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I spoke with BP agent near Columbus about the road conditions to Antelope Wells and he was pretty sure it could be done. According to him, the first "corner" of the boot heel was a little difficult but he was thinking a dirt bike could do it. From Antelope Wells to Douglas, I'm not sure about and you may have to go north to Geronimo Trail rd.

Gas will be your biggest concern. There is nothing from Columbus to Douglas unless you detour north to Animas.

From the rumor mill, I've heard stories of the BP throwing nails in sections to discourage illegal traffic.

I'd sure like to see a ride report on this though, because I've been itching to do some portions. good luck.

Already done that stretch http://advrider.com/forums/showthread.php?t=690153
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Old 03-07-2013, 06:21 PM   #10
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Cool!

I see the Pink Store!



lol
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Old 03-07-2013, 07:16 PM   #11
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Unless you personally know people on any given Native American reservation land I wouldn't pass off a paved road on a rez unless you check in with tribal government... Just what I know from four years of working for Native American governments.

I had to escort some feds onto some of our newly acquired tribal land... one of the more well armed traditionalists was scaring the bejeesus out of people up there.

What may apply on federal land will not get an automatic pass on Indian land, since if they are federally recognized they usually will have their own set of laws and the jurisdiction to enforce them.
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Old 03-08-2013, 08:19 AM   #12
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Ha!

I was looking for the thread so I could post a link and tell you someone had done something similar a while back.

Didn't realize it was you.

Looking forward to the ride.

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Old 03-08-2013, 08:41 AM   #13
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It is the Camino Diablo road that Eakins mentioned that you need a permit for.

If you are willing to deviate from right on the border, there is a fun road heading northeast from Columbus that loops back to El Paso. It is probably 20 miles north of the border.

Some of it is very challenging due to sand, lava rocks, cactus, and mesquite bushes.

As long as you are doing the border, seems like you might want to continue down to Big Bend if you have the time. There is a great ~60 mile dirt road called something like Chrispa rd that you pick up south of Van Horn and take to Candelaria.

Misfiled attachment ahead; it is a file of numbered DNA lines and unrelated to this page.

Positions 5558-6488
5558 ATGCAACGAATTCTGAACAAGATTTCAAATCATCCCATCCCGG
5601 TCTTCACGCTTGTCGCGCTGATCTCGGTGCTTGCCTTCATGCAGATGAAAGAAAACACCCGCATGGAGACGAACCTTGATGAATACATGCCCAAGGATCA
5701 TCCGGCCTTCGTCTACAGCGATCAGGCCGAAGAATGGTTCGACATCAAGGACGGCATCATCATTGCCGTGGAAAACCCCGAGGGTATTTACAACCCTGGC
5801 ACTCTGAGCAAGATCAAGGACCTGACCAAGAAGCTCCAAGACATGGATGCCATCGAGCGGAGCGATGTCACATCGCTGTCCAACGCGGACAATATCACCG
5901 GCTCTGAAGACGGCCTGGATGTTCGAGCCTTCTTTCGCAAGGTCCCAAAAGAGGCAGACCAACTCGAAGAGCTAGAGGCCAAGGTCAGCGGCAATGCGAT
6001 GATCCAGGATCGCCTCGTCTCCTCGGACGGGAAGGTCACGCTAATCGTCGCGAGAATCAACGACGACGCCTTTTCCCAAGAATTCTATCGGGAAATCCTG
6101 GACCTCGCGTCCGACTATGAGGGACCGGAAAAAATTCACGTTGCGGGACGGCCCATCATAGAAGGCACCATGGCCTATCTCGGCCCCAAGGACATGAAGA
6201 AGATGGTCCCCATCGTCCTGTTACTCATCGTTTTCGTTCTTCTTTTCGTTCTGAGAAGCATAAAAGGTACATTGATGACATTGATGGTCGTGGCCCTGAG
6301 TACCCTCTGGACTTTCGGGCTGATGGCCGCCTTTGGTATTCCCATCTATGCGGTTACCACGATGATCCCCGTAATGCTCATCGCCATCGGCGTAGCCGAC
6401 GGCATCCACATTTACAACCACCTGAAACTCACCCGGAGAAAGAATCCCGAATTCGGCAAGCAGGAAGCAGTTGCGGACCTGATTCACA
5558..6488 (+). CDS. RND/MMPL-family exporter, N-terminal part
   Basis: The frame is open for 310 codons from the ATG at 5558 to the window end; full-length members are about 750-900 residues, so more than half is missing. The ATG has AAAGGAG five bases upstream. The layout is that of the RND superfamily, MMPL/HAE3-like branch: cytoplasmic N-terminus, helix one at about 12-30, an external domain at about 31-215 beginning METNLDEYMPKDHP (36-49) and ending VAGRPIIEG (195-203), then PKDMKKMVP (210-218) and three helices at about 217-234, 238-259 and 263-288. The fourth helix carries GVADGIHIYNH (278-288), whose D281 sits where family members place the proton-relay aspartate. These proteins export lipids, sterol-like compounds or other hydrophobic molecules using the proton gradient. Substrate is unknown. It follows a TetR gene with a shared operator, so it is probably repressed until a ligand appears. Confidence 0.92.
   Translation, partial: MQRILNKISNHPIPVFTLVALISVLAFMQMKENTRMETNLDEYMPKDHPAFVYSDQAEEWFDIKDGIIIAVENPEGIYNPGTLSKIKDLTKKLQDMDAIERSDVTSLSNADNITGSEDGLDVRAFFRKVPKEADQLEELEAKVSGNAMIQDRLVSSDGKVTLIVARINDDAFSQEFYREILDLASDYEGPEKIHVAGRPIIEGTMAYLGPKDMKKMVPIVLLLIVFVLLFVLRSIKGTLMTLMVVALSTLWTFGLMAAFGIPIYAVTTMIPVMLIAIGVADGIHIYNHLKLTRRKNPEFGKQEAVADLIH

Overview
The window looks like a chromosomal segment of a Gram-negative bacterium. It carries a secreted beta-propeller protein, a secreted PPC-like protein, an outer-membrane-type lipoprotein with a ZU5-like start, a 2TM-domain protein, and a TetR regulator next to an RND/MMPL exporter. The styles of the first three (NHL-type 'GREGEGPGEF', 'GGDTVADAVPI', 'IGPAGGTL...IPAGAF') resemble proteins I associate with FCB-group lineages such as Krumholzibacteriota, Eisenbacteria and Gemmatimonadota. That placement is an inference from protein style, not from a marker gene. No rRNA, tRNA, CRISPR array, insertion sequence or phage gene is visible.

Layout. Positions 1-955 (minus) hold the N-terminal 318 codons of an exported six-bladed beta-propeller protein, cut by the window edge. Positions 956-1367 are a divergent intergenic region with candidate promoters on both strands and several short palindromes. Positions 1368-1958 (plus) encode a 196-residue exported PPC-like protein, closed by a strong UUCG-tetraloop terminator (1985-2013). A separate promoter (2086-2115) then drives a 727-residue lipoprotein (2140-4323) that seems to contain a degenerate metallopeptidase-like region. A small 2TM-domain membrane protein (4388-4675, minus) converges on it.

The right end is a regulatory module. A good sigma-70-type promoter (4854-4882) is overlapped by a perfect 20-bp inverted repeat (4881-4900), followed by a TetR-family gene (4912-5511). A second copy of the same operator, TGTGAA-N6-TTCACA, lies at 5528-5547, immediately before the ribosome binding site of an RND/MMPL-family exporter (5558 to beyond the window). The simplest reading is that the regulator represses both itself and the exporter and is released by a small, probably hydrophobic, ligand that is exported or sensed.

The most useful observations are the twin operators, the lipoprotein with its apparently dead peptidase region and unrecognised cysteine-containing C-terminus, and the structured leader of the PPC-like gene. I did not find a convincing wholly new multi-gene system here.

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Old 03-08-2013, 09:11 AM   #14
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Originally Posted by wbbnm View Post
It is the Camino Diablo road that Eakins mentioned that you need a permit for.

If you are willing to deviate from right on the border, there is a fun road heading northeast from Columbus that loops back to El Paso. It is probably 20 miles north of the border.

Some of it is very challenging due to sand, lava rocks, cactus, and mesquite bushes.

As long as you are doing the border, seems like you might want to continue down to Big Bend if you have the time. There is a great ~60 mile dirt road called something like Chrispa rd that you pick up south of Van Horn and take to Candelaria.
We're actually going to start from El Paso and head west to SD.
That road you speak of is the POL Ranch road, there are different routes you can take, but it will lead you by POL Ranch (Pancho Villa grazed his cattle there), Indian Basin, and Kilbourne Hole (An awesome caldera-like structure).

I'll check out more info on the Camino Diablo. Thanks.
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Old 03-08-2013, 12:56 PM   #15
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. . . There is a great ~60 mile dirt road called something like Chrispa rd that you pick up south of Van Horn and take to Candelaria.
Quote:
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. . . That road you speak of is the POL Ranch road, there are different routes you can take, but it will lead you by POL Ranch (Pancho Villa grazed his cattle there), Indian Basin, and Kilbourne Hole (An awesome caldera-like structure).
I've done a lot of riding in southeast AZ in the past year and there are some nice roads near the border here, but I think in many places there are better dirt routes that are not far from the border. As somebody already mentioned, fuel will be an issue in some areas depending on your route. I haven't ridden it yet, but I think your best bet in the western section might just be Camino del Diablo.

Do either of you guys know if there's a passable route along the border from El Paso that links up with the Chisa route?
I'm planning to head over to Big Bend from Southeast AZ at some point and would like to go through there if possible, but I haven't been able to get any good info on that section.